Decorating with Transferware

Showcase antiques in your home—even if they don’t stack up for a high-end appraisal—with this clever decorating tip from interior designer Phoebe Howard and Antiques Roadshow appraiser Stuart Whitehurst.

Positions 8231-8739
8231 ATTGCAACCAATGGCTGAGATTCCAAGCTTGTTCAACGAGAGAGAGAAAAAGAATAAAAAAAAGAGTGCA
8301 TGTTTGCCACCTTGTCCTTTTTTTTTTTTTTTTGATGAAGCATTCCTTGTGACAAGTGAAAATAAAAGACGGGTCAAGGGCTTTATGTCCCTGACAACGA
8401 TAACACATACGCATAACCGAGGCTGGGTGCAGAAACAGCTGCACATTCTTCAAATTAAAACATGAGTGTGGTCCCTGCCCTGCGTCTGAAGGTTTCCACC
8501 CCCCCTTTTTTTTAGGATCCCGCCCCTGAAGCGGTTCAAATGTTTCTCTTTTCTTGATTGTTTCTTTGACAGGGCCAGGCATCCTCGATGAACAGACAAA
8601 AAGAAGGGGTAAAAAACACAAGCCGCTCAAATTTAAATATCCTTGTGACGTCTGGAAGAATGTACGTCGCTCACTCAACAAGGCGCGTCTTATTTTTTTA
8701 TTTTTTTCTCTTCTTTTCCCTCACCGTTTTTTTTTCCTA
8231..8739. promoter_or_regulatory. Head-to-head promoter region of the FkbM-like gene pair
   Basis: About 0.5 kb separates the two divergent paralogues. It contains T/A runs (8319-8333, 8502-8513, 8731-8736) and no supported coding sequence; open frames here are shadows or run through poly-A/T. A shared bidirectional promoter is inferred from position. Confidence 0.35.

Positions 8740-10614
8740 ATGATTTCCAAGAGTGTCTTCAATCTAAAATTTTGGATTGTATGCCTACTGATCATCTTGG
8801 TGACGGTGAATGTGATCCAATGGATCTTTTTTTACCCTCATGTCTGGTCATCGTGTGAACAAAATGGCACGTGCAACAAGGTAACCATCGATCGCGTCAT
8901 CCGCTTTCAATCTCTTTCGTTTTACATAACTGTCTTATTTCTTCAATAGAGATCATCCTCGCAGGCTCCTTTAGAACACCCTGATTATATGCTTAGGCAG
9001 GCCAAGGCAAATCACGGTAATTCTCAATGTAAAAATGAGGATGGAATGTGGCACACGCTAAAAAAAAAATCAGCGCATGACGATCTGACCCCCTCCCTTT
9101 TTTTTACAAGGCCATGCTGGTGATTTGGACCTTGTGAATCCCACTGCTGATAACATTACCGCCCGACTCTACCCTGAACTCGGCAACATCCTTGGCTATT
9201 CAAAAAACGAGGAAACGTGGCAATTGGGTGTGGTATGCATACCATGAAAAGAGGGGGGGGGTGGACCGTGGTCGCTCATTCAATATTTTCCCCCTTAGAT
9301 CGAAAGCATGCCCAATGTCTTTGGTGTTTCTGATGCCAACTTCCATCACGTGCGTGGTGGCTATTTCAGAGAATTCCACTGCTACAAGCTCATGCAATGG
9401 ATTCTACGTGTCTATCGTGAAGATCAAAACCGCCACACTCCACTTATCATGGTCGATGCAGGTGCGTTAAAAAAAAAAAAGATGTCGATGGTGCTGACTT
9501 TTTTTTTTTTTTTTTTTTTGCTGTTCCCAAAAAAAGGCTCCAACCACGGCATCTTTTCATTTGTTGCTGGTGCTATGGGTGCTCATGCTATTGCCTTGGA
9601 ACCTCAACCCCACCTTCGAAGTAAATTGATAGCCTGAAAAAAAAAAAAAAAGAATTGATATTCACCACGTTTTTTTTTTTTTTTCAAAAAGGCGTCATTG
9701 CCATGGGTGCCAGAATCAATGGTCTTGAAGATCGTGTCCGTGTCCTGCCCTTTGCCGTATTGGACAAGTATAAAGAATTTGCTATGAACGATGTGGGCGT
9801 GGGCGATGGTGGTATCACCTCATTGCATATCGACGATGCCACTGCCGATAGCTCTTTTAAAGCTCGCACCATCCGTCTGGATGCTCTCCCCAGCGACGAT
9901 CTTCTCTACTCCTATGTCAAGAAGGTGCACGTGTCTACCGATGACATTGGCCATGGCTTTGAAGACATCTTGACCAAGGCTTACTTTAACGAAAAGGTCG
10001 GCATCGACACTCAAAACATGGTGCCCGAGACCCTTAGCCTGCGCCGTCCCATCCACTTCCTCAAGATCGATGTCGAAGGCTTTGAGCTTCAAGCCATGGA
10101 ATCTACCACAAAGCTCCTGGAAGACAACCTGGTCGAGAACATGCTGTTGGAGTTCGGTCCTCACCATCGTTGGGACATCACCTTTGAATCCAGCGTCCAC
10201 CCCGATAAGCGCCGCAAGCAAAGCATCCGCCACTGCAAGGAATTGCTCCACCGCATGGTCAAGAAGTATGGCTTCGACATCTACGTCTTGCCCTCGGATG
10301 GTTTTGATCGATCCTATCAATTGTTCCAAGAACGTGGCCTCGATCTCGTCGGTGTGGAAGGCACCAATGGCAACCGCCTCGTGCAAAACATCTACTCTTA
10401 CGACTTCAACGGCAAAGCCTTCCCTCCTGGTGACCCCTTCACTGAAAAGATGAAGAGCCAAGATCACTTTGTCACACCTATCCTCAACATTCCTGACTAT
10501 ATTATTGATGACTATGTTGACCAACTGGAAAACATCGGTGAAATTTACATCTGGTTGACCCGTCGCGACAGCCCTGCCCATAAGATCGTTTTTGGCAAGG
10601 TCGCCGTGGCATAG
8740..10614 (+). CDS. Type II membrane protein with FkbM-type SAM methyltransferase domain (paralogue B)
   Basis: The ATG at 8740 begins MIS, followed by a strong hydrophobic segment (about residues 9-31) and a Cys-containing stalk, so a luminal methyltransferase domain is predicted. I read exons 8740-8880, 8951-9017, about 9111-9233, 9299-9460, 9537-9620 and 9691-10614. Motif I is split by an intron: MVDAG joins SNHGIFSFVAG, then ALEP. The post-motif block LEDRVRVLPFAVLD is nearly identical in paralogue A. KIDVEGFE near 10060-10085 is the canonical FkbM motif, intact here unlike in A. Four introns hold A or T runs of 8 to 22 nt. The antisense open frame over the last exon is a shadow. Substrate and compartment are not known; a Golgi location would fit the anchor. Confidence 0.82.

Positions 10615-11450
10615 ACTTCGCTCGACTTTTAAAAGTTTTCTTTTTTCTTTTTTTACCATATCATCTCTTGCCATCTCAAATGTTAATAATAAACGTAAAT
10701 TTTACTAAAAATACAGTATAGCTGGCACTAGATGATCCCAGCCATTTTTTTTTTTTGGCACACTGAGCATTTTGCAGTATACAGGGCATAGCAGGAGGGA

-You have a piece on your dining table which is very interesting for a number of reasons. Why don't you tell me why you put it here? -It's a soup tureen. I used to collect English transferware and I love this tureen, but it was missing its lid so I thought what a perfect way to repurpose this. -Doesn't keep soup warm anymore but we can use this as a planter. -Exactly. I'm a big believer in bringing in fresh greenery. I think it really adds a lot of life and makes things a lot prettier. This could be any compote or anything kind of a footed porcelain piece. -Oh. -You put a plastic liner in the bottom, put all the plants in there and then sort of stuff some moss around. -It is a true antique as well. This is English. If you say transferware it's made about 1840 or 1850 Staffordshire about 160 years old but not particularly uncommon as an object. What do you think about that for beginners? -I think it's great. I mean I think it's easy to find these pieces particularly if they're missing the lid or if they have a chip in the rim, you know, any of those things would be hidden in this application. -That's great because you know when I look at it as an appraiser I say no lid, chip, it really doesn't have a lot of value but what you've done is you've taken something that probably doesn't have a lot of value ordinarily and really make something beautiful out of it. A soup tureen like this with lid and no chip in today's market is probably worth around $400 or $500. -Yes. -Now at auction with a chip without a lid you'd be talking probably less than $100. -You could pick this up very easily. -Very easily and in various colors.
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